Chicago’s O’hare Airport has an enormous, vertical, indoor organic garden that supplies its patrons with 44 different varieties of fruits, vegetables, and herbs. Now the Indianapolis International Airport (IIA) has solidified its status as the nation’s largest airport-based solar farm. What if we got these two together?
Like a marriage of chocolate and peanut butter, you couldn’t go wrong with massive solar capacity and organic, and hydroponic gardening techniques. Airports could not only get their passengers to Rome or Belize on time, but send them there with sustainably-grown, nutrient-rich food in their bellies.
There are now 86 acres of solar panels installed at the IIA, and smaller solar farms scattered throughout the country have great success not only creating healthy food, but also changing the micro-climate, and reducing overall energy costs which are not related to growing food – like air-conditioning, heating, and running electronic devices.
The IIA’s solar farm is now a whopping 151 acres with a total of 76,000 solar photovoltaic panels that turn sunlight into electricity and feed that power into the local electrical grid. This grid is capable of generating 31.7 million kilowatt hours of power, or enough to power 3,200 average U.S. homes – or a whole lot of organic produce!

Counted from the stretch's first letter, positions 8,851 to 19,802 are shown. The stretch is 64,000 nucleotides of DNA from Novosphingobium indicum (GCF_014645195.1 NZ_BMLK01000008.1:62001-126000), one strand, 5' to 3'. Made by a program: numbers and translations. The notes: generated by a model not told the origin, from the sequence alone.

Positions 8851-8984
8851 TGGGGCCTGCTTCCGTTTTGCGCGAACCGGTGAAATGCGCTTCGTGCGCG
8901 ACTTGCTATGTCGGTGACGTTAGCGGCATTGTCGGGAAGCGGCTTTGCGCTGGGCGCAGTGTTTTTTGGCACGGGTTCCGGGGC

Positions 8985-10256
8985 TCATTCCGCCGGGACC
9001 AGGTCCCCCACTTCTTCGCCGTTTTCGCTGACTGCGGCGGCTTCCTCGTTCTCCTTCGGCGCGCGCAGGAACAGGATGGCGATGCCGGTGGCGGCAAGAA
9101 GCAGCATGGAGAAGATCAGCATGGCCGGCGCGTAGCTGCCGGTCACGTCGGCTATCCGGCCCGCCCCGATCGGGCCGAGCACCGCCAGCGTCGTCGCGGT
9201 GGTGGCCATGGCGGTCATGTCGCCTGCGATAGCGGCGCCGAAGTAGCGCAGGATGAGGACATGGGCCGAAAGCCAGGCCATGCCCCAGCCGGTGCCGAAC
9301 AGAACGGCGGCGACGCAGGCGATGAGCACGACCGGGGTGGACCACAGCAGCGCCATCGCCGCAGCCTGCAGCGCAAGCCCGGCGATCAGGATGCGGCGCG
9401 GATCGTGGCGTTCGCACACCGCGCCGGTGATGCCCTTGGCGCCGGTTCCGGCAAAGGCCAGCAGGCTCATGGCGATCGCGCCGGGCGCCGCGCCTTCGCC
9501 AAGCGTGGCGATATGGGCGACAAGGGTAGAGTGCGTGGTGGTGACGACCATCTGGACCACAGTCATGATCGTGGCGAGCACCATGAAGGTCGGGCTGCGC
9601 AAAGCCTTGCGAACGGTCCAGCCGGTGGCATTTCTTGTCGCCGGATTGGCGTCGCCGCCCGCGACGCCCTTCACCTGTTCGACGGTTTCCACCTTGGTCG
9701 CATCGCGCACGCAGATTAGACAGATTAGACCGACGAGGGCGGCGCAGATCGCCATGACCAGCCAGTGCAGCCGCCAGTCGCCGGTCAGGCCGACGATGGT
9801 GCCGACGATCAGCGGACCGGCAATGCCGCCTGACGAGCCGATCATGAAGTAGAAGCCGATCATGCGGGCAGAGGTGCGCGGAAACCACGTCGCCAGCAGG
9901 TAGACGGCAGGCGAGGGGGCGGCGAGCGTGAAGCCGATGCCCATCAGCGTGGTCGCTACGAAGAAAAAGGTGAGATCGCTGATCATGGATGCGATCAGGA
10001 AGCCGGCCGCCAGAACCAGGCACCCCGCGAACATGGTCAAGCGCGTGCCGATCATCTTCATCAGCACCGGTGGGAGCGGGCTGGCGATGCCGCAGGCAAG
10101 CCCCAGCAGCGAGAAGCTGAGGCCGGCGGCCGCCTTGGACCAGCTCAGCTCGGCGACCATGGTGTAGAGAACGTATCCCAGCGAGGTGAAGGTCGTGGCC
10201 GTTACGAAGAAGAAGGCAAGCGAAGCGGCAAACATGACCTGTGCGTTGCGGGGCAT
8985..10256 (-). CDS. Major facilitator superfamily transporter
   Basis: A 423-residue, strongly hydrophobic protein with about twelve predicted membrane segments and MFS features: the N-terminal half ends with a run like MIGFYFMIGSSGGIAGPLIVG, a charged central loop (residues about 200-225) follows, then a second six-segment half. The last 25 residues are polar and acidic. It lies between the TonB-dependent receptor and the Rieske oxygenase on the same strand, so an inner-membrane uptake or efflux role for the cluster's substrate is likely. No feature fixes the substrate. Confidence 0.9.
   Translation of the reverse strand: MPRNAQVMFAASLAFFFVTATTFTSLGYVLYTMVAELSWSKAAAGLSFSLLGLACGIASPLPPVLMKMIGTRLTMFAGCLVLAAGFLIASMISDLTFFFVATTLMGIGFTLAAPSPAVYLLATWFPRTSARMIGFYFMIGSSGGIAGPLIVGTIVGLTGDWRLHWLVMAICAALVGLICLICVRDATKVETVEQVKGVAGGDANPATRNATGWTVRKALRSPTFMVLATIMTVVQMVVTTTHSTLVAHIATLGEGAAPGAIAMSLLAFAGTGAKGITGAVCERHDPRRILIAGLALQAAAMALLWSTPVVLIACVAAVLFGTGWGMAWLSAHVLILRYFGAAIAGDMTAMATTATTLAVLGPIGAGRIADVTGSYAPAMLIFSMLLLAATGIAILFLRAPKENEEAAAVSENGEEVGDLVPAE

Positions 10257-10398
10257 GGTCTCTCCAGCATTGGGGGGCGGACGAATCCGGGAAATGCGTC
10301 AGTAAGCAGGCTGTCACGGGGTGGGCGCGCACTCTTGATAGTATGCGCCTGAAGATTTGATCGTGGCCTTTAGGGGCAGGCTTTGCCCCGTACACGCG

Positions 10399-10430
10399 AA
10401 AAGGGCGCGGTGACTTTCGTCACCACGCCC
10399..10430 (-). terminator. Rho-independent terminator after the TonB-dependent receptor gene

The nation’s second-largest airport-based solar farm is at Denver International Airport.
With all the financial woes of the airline industry over the past years, maybe it is time for them to turn some of their sprawling real-estate into solar-powered food gardens.
According to a spokesperson from the IIA:
“The airport’s intention was never to have the largest airport-based solar farm ? it just so happens that it happened, because the airport had so much unused land.”
The solar farm is owned and operated by Taiwan-based General Energy Solutions, and it is still growing. A small addition to the solar farm will be added next year.